30 March 2010

A long time ago, without knowing what design was, she dreamed of creating something that would make a difference in the world (although she did not use these words to describe it as such, at this stage in her life).

Her father wouldn't accept the terms, "I'm bored" (and this boundary kept her imagination alive). Rainy afternoons were not measured in front of the television. Found objects, dried leaves and paint offered the tools to create her own personal narrative.

This is me. With an awesome hairdo, exquisite fashion sense and a means to visualize my ideas. And for the record, I'm ever so curious to recall what I actually crafted on this particular day.

(This photo is courtesy of my dad)

22 March 2010

A Sort of Revolution: Episode One
Are you ready for a change? What does that mean?

To the cooks in a school cafeteria in West Virginia, change means,"It has to come from the top." Jamie Oliver demonstrates that real change may cost you everything you've got.

If you've worked on projects where the objective is design for social change, this episode speaks on a whole bunch of levels. As a designer, it hosts a glimpse into the process of navigating complexity and seeking to employ human centered design methods when addressing a problem. If you ever wanted to see this methodology in action, this episode offers insight (more than you might imagine). You can watch in the USA or Canada.

Here's what I take away from Jamie's initial foray into the community of Huntington:

1) Three to four months of investment with the community will reveal more than two weeks ever will.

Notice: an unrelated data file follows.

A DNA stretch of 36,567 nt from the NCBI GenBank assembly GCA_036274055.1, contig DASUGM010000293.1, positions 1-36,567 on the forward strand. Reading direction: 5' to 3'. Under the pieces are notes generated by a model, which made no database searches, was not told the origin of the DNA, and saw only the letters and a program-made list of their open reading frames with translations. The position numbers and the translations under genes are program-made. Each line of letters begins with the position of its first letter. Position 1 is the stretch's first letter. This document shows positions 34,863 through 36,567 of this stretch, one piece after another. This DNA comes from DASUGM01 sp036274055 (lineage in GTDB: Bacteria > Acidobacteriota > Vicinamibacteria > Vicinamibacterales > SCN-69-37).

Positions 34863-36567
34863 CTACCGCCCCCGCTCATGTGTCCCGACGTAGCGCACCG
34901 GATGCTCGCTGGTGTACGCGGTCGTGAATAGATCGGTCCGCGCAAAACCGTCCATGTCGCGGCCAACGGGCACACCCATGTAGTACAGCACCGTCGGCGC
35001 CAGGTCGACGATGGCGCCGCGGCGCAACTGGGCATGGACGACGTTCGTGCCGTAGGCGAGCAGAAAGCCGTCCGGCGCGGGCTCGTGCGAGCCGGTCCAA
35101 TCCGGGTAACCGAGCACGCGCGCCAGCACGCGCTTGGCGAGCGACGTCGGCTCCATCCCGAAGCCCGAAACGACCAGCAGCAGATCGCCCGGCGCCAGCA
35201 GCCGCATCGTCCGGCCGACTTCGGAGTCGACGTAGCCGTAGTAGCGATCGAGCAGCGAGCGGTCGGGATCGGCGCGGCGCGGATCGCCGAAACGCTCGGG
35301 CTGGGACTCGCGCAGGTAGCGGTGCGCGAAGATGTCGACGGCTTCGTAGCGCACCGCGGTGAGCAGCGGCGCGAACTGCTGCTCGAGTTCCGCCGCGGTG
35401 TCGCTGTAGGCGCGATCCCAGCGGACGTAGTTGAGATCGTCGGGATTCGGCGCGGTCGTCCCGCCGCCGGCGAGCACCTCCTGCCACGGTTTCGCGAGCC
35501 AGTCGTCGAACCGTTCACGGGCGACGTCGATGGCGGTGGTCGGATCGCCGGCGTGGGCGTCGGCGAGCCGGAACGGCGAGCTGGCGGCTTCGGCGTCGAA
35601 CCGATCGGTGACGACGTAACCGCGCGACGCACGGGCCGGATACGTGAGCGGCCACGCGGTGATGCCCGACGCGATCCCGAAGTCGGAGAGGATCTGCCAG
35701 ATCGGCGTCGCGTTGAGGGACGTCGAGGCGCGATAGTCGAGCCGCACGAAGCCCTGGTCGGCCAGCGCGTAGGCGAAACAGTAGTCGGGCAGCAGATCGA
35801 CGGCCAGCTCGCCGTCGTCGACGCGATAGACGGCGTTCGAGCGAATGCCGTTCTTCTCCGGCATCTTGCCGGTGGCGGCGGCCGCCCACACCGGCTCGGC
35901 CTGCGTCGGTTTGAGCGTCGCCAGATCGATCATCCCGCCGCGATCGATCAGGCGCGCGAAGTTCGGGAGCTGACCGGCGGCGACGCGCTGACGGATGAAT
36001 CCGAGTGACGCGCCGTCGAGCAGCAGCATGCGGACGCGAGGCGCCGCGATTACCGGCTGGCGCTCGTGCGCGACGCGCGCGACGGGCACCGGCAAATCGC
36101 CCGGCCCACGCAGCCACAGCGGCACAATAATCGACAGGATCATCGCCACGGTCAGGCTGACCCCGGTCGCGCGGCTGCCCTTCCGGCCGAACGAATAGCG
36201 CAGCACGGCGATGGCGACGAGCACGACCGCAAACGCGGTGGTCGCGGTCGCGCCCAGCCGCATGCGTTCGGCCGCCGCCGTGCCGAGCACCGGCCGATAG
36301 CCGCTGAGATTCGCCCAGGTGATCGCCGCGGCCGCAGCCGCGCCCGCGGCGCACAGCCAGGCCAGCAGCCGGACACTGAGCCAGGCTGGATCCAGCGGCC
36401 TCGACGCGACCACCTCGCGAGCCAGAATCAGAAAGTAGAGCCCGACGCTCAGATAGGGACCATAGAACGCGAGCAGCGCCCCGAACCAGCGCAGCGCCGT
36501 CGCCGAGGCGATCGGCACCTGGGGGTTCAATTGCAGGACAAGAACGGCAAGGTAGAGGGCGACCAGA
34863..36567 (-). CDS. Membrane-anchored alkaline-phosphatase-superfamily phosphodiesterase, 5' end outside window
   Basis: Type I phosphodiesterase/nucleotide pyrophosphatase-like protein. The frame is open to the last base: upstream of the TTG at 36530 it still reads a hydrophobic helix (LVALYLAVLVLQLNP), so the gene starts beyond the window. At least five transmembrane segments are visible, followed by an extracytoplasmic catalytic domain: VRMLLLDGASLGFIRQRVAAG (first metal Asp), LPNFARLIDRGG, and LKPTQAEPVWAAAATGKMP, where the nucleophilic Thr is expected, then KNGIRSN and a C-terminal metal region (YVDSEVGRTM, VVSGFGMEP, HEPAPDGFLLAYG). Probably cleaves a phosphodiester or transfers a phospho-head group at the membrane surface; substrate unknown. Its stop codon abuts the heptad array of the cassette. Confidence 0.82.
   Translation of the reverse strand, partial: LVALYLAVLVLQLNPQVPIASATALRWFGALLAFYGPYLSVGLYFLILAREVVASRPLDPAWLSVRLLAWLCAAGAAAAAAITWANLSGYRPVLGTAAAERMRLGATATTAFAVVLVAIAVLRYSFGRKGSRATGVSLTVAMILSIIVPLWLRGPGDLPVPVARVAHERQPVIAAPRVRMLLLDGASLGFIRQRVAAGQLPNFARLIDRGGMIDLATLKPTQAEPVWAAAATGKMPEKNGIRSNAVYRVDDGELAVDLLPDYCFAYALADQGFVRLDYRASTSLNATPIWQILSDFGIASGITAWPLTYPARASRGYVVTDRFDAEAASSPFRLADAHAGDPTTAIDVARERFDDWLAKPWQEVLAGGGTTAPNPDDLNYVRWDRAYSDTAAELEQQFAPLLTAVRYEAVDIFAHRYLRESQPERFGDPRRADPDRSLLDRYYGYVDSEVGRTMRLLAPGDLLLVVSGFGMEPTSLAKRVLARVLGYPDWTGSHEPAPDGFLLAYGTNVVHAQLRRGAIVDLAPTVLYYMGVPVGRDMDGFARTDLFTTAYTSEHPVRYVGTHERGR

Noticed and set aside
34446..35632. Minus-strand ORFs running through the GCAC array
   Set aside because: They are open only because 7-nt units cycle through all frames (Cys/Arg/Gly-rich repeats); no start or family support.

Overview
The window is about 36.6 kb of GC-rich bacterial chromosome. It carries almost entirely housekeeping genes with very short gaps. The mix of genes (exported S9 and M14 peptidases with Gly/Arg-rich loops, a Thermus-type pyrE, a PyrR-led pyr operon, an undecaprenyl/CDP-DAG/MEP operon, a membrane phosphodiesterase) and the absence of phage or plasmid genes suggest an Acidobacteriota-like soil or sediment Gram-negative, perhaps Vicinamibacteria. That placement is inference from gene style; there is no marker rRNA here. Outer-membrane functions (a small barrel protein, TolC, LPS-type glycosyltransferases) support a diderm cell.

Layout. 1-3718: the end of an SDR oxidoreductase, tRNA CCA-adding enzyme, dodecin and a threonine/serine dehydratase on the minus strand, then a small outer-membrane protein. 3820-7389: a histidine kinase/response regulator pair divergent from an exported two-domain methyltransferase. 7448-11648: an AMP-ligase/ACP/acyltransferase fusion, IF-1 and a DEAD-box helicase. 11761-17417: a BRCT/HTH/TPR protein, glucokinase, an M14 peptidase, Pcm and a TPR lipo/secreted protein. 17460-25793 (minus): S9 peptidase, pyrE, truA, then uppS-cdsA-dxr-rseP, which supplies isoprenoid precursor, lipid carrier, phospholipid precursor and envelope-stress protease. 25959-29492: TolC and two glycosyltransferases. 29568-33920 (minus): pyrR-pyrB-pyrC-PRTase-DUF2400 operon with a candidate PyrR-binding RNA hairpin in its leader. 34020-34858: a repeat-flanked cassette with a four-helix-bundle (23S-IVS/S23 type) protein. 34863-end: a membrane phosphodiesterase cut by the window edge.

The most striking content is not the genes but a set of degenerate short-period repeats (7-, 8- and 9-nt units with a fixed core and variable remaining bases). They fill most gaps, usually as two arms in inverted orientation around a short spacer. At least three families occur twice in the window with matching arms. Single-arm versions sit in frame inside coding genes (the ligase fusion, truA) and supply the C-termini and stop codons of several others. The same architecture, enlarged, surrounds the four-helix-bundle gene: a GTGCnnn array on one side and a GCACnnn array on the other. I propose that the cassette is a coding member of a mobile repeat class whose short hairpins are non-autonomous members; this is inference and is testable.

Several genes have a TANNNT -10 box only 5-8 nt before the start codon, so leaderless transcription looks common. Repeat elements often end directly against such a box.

2) Visualizing the problem and an accessible solution is essential to understanding.

3) The system is complex and you have to navigate it. No shortcuts.

4) People skills are part of human-centered design. And even with them, your best intentions may be misunderstood.

5) The outsider who wants to change the way things are will always pose a threat.

Anything else?

18 March 2010

I asked the students I work with (as a seminar leader for an Ecological Design course) to come up with a problem or issue that they'd want to see discussed when designers and city leaders connect at Dinner With A Side Of Design. Here are some of their thoughts based on course content:

1) How can you make policy knowledge more accessible to people?
2) How would you make sustainable design more convenient?
3) How would you shift food safe policies so people could bring their own dishes for take out?
4) How would you improve the space and riding experience on the bus?
5) How would you improve the bus scheduling so people would choose to take the bus over a car?

Do you have any to add?

Image source: All Free Crafts